Aftermath of Venezuelan flood disaster
Article first published online: 3 JUN 2011
©2000. American Geophysical Union. All Rights Reserved.
Eos, Transactions American Geophysical Union
Volume 81, Issue 4, page 34, 25 January 2000
How to Cite
2000), Aftermath of Venezuelan flood disaster, Eos Trans. AGU, 81(4), 34–34, doi:10.1029/EO081i004p00034-02.(
- Issue published online: 3 JUN 2011
- Article first published online: 3 JUN 2011
- Cited By
One month after several rounds of devastating floods and mudslides waterlogged parts of Venezuela in December and January, the country and government are trying to come to grips with the damage and begin reconstruction efforts. They are also trying to limit potential health risks that can arise following natural disasters. Epidemics, however, rarely occur following a disaster, according to Jean-Luc Poncelet, a doctor with the Pan American Health Organization.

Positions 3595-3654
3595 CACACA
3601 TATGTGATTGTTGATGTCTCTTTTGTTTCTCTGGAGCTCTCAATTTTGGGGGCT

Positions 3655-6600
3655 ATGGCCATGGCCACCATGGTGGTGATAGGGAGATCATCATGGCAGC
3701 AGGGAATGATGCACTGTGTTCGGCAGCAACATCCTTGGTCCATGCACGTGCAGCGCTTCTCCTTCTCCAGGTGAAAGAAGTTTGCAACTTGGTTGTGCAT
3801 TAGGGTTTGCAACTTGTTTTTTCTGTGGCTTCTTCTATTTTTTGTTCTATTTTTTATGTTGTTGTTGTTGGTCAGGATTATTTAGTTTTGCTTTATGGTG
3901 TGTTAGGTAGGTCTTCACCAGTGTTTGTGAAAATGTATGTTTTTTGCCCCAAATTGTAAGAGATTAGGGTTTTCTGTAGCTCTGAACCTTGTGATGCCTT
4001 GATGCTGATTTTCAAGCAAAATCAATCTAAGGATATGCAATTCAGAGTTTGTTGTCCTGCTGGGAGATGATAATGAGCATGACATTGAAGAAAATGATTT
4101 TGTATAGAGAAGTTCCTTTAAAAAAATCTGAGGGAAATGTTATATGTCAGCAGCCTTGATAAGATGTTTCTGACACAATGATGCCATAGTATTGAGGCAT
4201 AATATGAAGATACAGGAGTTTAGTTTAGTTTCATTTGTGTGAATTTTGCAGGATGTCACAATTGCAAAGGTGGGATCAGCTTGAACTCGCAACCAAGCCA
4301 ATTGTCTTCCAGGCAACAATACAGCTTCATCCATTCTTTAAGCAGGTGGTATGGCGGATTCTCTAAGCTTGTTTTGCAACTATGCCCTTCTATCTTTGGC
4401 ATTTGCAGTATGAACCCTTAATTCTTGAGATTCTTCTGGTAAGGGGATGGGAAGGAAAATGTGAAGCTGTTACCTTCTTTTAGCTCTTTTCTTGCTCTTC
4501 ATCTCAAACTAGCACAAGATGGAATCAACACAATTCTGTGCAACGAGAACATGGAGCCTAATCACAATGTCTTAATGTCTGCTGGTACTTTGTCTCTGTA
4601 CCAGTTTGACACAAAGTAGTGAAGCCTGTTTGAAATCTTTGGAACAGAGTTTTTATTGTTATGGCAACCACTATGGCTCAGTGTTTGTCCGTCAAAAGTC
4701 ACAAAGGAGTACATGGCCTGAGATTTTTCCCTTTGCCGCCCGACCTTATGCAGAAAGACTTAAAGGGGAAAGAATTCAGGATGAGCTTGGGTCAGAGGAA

Between 25,000 and 50,000 people in Venezuela were killed, and about 150,000 displaced, according to local and international aid authorities. In addition,Venezuelan national authorities have declared part of the Port of La Guaira as a dangerous chemical zone because of ruptured containers of dangerous chemicals, hundreds of kilometers of the Caribbean coast have been closed to fishing and swimming because of contaminated runoff from the floods, roads remain blocked, and the lack of potable water is a key concern.